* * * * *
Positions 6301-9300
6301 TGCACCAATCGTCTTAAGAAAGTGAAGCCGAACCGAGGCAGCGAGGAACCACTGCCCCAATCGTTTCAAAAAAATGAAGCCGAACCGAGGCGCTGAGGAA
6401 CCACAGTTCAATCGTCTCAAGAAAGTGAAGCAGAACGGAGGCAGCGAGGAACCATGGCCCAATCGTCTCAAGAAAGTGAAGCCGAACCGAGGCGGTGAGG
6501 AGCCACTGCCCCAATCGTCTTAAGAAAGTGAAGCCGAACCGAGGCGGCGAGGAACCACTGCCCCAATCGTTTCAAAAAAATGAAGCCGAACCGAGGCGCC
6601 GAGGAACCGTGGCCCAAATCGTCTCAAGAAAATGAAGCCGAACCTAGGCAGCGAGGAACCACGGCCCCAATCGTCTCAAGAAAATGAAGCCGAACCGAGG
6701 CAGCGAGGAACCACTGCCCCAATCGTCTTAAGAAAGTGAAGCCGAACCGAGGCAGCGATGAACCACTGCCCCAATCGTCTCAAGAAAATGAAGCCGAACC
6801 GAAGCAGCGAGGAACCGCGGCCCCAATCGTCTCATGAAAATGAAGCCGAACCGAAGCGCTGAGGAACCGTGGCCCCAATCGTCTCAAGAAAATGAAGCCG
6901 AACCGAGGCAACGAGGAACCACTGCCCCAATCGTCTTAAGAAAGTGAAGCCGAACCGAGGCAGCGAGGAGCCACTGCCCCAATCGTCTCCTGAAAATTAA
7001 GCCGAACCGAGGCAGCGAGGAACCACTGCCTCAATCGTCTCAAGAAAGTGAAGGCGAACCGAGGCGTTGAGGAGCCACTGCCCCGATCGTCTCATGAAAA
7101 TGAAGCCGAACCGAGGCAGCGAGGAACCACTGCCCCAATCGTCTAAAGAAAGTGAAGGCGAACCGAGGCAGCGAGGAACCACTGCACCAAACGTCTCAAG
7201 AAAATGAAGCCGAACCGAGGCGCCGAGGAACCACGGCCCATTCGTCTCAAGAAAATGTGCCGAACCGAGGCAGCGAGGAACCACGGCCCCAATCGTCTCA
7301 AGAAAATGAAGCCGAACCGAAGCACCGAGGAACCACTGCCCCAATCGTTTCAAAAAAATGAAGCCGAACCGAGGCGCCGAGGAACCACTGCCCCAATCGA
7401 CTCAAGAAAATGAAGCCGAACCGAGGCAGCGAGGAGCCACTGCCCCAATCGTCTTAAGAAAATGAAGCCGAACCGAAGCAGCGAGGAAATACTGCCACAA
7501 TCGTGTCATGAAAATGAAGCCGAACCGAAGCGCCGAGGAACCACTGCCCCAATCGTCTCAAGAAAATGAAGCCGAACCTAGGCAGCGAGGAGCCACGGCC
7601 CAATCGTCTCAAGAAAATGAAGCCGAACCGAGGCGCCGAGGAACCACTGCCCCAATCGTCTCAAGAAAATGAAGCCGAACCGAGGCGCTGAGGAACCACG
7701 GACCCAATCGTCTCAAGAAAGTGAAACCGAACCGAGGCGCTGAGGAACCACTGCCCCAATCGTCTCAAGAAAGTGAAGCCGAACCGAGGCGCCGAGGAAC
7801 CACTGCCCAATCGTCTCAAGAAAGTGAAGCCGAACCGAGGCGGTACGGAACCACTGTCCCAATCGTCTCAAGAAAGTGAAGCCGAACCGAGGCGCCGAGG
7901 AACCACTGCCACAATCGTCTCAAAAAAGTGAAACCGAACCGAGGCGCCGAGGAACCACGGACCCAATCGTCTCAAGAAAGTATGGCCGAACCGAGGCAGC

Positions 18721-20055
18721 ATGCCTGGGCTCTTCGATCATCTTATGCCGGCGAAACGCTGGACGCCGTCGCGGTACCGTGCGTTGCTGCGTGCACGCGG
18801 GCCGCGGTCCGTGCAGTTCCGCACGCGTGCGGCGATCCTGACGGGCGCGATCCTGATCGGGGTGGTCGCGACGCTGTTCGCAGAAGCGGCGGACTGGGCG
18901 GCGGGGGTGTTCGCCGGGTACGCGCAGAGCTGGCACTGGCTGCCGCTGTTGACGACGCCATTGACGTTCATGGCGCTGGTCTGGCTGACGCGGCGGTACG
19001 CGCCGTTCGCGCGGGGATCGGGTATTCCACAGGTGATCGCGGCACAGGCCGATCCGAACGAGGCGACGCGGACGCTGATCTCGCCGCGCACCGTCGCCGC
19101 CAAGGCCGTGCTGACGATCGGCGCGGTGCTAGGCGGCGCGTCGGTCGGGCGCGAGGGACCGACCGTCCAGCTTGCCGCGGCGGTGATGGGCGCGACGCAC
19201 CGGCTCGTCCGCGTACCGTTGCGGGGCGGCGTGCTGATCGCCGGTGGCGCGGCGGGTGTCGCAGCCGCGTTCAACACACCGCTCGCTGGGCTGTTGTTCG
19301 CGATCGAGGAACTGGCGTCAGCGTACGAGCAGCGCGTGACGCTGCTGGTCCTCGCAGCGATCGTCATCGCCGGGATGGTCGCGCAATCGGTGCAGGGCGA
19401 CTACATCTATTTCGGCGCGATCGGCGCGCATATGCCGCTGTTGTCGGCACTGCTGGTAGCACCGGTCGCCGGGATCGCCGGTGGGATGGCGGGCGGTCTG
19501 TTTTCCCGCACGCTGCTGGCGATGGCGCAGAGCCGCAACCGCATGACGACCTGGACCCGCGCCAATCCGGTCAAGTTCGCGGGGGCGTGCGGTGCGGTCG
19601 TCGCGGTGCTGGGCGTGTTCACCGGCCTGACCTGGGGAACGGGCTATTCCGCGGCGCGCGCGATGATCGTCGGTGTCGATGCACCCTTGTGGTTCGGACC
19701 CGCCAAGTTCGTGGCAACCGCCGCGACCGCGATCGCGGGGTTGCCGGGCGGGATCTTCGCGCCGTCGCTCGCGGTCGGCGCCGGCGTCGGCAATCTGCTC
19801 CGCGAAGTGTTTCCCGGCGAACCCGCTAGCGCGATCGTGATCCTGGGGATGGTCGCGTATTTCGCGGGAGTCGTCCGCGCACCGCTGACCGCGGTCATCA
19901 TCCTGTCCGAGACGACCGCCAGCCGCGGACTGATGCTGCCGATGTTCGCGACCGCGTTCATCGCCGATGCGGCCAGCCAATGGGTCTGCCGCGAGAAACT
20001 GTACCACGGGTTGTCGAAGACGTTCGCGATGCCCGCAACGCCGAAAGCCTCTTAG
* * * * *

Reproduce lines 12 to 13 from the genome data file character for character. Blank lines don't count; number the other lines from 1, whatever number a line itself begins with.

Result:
7301 AGAAAATGAAGCCGAACCGAAGCACCGAGGAACCACTGCCCCAATCGTTTCAAAAAAATGAAGCCGAACCGAGGCGCCGAGGAACCACTGCCCCAATCGA
7401 CTCAAGAAAATGAAGCCGAACCGAGGCAGCGAGGAGCCACTGCCCCAATCGTCTTAAGAAAATGAAGCCGAACCGAAGCAGCGAGGAAATACTGCCACAA